Subject: Re: Setreuid not working as specified in NetBSD 1.0/i386
To: None <firstname.lastname@example.org>
From: Ken Hornstein <email@example.com>
Date: 08/11/1995 17:07:04
>Curt> Unfortuately, it seems that setreuid() doesn't set the real user ID
>Curt> as it's supposed to, or at least doesn't do it in a way that makes
>Curt> getuid() return the correct value. I can swap the two IDs back if I
>Curt> give it the original euid, but I don't get that original euid back from
>Curt> So, basically, I'm confused. Is this behaviour of NetBSD (not really
>Curt> setting the real uid) acceptable (i.e., should programs like Taylor
>Curt> uucp be saving the euid and resetting that, rather than relying on
>Curt> getuid() to return the old euid after a swap)?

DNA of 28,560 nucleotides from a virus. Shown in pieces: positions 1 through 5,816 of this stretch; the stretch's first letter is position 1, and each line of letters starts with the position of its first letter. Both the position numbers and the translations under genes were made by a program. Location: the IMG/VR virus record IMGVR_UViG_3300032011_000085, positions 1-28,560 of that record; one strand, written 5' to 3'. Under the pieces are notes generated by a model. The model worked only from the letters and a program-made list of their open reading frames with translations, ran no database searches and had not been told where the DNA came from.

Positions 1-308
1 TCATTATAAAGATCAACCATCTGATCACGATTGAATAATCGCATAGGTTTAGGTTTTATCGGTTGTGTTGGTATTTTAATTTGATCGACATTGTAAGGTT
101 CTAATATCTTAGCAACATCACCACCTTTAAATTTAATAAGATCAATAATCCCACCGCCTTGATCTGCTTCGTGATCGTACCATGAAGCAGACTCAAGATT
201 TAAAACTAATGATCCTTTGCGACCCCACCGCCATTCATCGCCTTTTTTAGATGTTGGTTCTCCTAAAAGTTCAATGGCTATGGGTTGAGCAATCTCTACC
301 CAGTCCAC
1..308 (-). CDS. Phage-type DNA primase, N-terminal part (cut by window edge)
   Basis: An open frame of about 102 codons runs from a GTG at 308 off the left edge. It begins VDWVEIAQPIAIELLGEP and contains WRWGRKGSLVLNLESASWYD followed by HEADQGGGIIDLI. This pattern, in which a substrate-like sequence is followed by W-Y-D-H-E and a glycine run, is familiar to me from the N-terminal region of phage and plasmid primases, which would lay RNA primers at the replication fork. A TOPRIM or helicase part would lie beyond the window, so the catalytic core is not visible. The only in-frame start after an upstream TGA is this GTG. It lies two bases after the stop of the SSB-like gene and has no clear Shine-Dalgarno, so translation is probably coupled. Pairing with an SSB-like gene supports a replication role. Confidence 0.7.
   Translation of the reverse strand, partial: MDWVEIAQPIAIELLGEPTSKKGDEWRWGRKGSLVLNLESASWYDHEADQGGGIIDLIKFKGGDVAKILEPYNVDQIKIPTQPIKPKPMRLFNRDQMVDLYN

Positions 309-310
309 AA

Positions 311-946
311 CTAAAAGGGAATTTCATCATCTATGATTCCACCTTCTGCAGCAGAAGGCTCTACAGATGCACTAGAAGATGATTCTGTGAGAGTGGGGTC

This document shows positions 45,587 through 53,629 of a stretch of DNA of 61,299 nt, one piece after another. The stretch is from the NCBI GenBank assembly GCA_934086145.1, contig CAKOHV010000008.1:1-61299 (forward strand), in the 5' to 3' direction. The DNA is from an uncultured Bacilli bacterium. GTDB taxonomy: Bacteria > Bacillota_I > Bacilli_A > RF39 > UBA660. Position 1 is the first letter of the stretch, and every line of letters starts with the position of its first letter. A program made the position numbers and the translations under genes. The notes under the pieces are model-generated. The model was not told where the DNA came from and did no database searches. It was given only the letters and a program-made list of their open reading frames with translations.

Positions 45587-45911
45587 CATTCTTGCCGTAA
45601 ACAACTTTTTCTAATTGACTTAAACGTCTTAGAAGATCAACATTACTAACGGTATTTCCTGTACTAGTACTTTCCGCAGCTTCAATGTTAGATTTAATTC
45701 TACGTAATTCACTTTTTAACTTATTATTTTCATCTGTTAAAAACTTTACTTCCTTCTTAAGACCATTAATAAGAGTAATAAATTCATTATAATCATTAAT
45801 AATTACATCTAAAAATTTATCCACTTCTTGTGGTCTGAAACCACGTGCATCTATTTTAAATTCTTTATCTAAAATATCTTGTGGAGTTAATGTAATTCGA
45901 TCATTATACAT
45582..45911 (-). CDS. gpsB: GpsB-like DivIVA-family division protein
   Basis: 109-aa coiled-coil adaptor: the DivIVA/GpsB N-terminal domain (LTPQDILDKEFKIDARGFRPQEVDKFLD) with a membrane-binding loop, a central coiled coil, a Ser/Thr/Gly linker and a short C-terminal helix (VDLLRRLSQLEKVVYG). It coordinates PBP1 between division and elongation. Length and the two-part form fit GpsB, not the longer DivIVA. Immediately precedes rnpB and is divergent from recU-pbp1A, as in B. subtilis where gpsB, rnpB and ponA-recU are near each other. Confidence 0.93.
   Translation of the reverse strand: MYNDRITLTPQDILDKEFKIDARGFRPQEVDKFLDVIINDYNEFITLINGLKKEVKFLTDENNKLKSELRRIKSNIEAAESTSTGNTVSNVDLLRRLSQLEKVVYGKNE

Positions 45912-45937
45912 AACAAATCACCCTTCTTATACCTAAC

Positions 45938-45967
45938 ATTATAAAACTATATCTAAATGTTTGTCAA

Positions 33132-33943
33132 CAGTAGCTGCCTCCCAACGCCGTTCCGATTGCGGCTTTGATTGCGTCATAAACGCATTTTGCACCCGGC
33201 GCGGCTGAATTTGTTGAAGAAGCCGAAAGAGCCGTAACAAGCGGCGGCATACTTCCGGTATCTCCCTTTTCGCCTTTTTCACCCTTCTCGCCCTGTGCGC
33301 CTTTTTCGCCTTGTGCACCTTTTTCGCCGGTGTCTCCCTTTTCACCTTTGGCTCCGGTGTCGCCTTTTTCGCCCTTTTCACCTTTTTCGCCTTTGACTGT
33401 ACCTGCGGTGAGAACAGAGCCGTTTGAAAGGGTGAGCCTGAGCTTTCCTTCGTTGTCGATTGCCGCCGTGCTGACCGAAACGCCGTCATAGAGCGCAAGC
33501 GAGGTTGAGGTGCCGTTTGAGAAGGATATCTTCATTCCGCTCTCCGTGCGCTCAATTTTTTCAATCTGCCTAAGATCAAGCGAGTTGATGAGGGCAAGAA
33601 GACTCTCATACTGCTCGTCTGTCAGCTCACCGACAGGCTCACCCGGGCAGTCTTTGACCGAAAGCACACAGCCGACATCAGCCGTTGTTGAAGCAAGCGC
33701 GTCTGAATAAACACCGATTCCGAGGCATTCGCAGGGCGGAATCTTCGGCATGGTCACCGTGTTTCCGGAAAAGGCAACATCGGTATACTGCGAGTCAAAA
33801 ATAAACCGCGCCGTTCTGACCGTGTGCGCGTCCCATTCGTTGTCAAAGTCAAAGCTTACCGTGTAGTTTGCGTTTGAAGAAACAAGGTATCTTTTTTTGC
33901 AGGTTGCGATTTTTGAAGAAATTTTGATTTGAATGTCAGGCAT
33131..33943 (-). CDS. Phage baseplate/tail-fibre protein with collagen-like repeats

>It's a 4.4BSD-ism that you cannot change the real UID except via
>setuid(), and when you do use setuid() there is no going back to any
>previous real or effective UID unless you've just setuid()'d to root.
>[I vaguely recall the rationale for this was related to POSIXisms, but I
>don't know for sure.]
My understanding is that the real UID is nearly always supposed to refer
to the "real" UID; that is, the UID of the person at the keyboard (or the
original UID before any setuid bits applied).
In that sense, the real UID is only supposed to change when you "become"
someone completely - this is what setuid() is for, and is a one-way operation.
I was under the impression that seteuid() _was_ POSIX, but John says not, so
I'm willing to believe him :-)